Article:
It is sinking in as I write this brief blog post. It gives me a much clearer understanding on why John Dowd, the aforementioned “previous personal lawyer,” turned in his resignation as Trump’s lawyer. He couldn’t represent a client who would be prone to lying, even under oath, where he swears to tell “the whole truth and nothing but the truth.”

“Mueller,” of course, is Robert Mueller, the special counsel who at this moment remains up to his eyeballs in trying to determine whether the 2016 Trump campaign “colluded” with Russian goons who attacked our electoral system.

For the president’s former personal counsel to suggest he had no faith in his client’s ability to tell Mueller the truth is, um, shall we say, shocking in the extreme.

As it is frightening.

Woodward peels bark off Trump White House

I feel quite comfortable making this assertion, which is that Robert Woodward is not some schmuck seeking to make a name for himself.

Oh, no. Woodward is one of the country ‘s most renowned print journalists and he has just published a book that talks about life inside the Donald Trump administration. He made his name by reporting on an earlier presidential scandal, that thing called “Watergate,” which ended with the resignation of the nation’s 37th president, Richard M. Nixon.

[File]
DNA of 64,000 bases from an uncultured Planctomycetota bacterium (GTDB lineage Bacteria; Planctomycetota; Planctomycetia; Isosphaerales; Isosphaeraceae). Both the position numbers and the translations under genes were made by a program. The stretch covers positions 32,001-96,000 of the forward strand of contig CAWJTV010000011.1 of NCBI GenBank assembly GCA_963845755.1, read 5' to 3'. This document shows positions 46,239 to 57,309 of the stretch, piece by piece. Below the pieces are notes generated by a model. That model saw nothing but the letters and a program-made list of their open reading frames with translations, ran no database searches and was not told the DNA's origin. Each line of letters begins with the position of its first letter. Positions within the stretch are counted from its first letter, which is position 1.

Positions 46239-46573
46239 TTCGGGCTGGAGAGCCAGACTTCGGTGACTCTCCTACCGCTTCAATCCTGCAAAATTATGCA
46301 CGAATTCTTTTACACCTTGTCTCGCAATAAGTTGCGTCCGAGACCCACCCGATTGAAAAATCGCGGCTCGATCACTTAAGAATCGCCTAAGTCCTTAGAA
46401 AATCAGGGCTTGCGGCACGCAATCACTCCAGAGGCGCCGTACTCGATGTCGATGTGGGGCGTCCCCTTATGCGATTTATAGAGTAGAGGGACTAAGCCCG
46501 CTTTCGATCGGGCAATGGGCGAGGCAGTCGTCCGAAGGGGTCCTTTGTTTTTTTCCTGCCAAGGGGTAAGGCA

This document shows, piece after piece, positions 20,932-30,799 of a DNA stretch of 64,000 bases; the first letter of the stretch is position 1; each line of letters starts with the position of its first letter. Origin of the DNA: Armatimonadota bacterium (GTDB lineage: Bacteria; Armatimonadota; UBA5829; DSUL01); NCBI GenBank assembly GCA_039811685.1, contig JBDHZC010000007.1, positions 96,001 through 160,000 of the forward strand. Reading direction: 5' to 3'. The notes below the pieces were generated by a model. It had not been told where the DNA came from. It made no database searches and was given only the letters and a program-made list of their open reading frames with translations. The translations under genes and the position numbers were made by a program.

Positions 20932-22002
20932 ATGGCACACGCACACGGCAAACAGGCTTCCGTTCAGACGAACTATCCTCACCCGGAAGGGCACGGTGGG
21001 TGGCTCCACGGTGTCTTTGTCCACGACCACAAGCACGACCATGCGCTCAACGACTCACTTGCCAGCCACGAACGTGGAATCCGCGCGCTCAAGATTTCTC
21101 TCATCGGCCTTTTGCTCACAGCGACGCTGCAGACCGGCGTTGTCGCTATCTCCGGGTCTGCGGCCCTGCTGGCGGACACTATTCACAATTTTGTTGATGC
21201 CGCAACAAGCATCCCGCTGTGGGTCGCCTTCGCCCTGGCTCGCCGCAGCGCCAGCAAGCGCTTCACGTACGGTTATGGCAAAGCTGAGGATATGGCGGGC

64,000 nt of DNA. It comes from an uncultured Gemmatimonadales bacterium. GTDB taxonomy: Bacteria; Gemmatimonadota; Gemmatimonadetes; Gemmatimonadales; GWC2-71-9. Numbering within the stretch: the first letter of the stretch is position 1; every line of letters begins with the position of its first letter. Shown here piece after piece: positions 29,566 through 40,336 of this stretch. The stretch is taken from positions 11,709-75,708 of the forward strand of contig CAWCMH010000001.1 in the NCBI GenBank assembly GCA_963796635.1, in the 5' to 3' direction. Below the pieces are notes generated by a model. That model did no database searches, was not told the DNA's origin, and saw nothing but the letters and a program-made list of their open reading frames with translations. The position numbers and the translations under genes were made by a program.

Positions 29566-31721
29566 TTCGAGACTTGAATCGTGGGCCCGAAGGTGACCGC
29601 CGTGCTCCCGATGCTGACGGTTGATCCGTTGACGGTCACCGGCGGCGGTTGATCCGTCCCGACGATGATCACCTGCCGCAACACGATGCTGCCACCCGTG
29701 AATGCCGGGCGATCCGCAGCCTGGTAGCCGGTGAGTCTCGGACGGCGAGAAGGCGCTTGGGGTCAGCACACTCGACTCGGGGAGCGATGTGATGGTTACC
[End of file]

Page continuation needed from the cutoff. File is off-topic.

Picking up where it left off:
Woodward’s latest volume is, um, shall we say an unflattering portrait.

The book, “Fear,” talks about how the president referred to Attorney General Jeff Sessions as “mentally retarded” and mocked the AG’s southern accent. It references a mock Q&A to prepare for a possible interview with special counsel Robert Mueller and how Trump exploded in anger, calling Mueller’s probe into alleged Russian collusion during the 2016 presidential campaign a “goddamn hoax.”

According to The Washington Post, where Woodward works as an associate editor: A central theme of the book is the stealthy machinations used by those in Trump’s inner sanctum to try to control his impulses and prevent disasters, both for the president personally and for the nation he was elected to lead.

Also, according to The Post: Again and again, Woodward recounts at length how Trump’s national security team was shaken by his lack of curiosity and knowledge about world affairs and his contempt for the mainstream perspectives of military and intelligence leaders.

To think Americans actually elected this guy president of the United States, commander in chief of history’s greatest military machine and the Leader of the Free World.